Despite better antivirus protection, companies are getting hit by an increasing number of viruses, according to...
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a recent survey conducted by ICSA Labs.
The 300 organizations surveyed had 1,182,634 run-ins with viruses on 666,327 machines from January 2000 through August 2001, the survey's term. This translates to 113 run-ins per month per 1,000 machines, the survey found. Since 1996, ISCA has seen an annual increase of 20 run-ins per month per 1,000 machines.
File corruption and data loss is on the rise, although lost productivity is still the major cost associated with viruses, the survey found. The average company spends between $100,000 and $1 million per year for desktop-related security disasters.
However, the survey found disasters were down from the previous two years. About 28% reported a disaster while 51% reported one last year and 43% in 1999. ICSA defines a disaster when 25 or more PCs are infected.
ICSA's Larry Bridwell identified three reasons why damage seems to be down while the virus threat is increasing. First, users are continuing to install more antivirus programs on everything from their e-mail servers to their proxy servers and firewalls. About 90% of those surveyed said all of their PCs had anti-virus protection.
Second, companies are doing more filtering for specific files types at the gateway, said Bridwell, manager of ICSA's content security programs. For example, executables and files with double extensions are stopped right away and not even scanned.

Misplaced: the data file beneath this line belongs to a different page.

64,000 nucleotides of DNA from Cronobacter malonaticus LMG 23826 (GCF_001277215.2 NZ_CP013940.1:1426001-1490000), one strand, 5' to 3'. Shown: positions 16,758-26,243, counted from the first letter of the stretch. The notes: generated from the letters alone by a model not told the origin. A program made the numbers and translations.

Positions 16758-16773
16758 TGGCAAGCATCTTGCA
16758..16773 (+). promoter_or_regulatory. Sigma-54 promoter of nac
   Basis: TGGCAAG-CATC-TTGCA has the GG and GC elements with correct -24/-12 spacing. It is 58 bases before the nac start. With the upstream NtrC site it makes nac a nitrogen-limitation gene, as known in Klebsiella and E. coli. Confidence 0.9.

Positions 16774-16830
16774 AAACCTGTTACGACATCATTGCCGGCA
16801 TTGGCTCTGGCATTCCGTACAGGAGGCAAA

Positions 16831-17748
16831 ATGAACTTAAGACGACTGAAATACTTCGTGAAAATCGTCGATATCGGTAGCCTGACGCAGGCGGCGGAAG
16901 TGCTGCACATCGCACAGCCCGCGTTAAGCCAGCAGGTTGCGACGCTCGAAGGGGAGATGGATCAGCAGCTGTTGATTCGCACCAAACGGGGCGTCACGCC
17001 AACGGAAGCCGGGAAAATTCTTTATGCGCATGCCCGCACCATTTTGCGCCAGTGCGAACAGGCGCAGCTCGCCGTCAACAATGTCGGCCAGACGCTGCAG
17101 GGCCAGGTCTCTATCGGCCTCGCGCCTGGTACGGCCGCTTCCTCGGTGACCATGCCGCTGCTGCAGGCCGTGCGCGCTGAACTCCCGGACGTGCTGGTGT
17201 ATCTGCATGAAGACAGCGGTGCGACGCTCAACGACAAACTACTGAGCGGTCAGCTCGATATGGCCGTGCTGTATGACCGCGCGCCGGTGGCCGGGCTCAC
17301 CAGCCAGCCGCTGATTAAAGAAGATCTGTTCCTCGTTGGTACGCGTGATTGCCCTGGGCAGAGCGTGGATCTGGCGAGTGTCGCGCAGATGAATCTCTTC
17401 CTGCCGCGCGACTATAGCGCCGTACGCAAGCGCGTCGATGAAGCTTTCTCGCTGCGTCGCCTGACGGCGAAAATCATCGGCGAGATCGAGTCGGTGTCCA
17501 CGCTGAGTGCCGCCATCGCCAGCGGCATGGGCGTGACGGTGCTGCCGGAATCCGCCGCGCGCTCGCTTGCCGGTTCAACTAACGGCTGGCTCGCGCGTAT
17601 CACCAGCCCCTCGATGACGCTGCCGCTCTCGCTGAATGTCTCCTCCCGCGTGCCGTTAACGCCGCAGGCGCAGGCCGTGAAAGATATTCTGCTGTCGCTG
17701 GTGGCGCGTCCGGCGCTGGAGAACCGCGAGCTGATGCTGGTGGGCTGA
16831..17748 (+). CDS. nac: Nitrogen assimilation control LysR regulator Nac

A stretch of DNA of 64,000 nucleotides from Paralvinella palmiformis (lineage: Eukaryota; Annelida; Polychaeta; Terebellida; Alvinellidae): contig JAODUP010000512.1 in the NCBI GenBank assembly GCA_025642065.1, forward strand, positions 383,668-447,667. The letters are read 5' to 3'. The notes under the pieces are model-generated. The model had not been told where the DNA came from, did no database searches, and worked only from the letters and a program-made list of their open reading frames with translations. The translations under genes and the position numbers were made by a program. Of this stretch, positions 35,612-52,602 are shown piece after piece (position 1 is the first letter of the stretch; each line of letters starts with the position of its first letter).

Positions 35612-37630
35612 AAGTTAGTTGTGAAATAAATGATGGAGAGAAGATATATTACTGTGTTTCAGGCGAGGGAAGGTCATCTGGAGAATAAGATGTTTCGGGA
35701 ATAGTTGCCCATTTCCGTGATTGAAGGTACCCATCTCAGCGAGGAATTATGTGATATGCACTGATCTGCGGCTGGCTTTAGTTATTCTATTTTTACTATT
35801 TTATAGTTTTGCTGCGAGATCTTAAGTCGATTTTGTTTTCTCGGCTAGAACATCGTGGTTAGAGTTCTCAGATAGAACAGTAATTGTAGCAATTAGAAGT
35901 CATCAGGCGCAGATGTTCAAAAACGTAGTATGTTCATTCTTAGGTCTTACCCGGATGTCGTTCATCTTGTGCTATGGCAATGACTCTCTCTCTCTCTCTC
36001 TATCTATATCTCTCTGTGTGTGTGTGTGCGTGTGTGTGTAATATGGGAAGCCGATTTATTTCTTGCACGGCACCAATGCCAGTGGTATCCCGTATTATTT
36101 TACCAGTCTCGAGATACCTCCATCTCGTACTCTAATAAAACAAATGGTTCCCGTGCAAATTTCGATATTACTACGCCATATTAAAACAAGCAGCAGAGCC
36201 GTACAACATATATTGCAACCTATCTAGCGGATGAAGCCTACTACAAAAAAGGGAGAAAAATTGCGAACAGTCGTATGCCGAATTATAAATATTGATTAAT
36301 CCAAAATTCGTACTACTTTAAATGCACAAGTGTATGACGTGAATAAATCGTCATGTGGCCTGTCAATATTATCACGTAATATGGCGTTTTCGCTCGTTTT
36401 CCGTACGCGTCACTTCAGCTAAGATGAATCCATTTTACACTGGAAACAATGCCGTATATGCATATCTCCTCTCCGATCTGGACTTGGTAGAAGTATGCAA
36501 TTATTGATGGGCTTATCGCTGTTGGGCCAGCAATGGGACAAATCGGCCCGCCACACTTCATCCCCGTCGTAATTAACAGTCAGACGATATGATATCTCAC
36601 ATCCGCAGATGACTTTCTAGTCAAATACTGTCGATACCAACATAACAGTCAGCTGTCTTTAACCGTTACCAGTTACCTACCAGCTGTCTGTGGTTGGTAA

Lastly, Bridwell wonders whether respondents were fully aware of all the viruses that circulate. For example, Code Red hit servers not PCs, which is more the focus of the survey. Also, the period of the survey fell during the Nimda infections. About 180 responses had been collected before it hit.
Yet even while more companies are becoming vigilant about antivirus software and screening files, virus writers are becoming crafter, Bridwell said. Worms such as Goner and Code Red exploited different ways to infect systems. Code Red didn't rely on human action to infect machines, but spread from system to system. Meanwhile, Nimda had multiple ways it could infect systems.
Viruses tend to come in waves, Bridwell said. Just as one kind of malicious code begins to peter down, another one ascends.
For example, boot sector viruses that spread via infected disks, were among the earliest examples of malicious code. However, over time, rates of them fell off as virus writers reached the limit of what that method could do. Such was the case with macro viruses. "In 1998, we saw them start to taper off as there are only so many ways a macro virus can work," Bridwell said.